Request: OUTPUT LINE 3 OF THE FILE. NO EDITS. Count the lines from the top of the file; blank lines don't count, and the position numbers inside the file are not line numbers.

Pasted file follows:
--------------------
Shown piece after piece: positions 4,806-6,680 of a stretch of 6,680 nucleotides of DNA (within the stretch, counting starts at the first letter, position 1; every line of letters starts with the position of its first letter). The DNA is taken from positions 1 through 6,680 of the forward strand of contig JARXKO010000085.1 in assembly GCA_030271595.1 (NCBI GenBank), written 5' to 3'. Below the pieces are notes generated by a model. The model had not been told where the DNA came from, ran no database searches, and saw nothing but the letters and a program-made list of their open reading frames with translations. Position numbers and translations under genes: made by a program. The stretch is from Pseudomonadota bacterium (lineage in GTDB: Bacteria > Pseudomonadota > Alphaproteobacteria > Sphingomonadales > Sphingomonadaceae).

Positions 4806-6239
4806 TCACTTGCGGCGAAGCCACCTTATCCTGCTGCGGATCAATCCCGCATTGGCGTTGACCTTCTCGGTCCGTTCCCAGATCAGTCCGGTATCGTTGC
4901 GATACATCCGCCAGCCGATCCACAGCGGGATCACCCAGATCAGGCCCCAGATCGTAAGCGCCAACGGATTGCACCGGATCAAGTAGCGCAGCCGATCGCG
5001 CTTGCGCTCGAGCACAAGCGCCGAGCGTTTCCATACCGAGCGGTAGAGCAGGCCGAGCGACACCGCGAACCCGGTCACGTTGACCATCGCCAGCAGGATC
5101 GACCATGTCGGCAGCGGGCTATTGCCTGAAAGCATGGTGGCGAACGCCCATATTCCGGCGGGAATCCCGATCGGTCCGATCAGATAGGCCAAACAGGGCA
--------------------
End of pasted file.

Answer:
4806 TCACTTGCGGCGAAGCCACCTTATCCTGCTGCGGATCAATCCCGCATTGGCGTTGACCTTCTCGGTCCGTTCCCAGATCAGTCCGGTATCGTTGC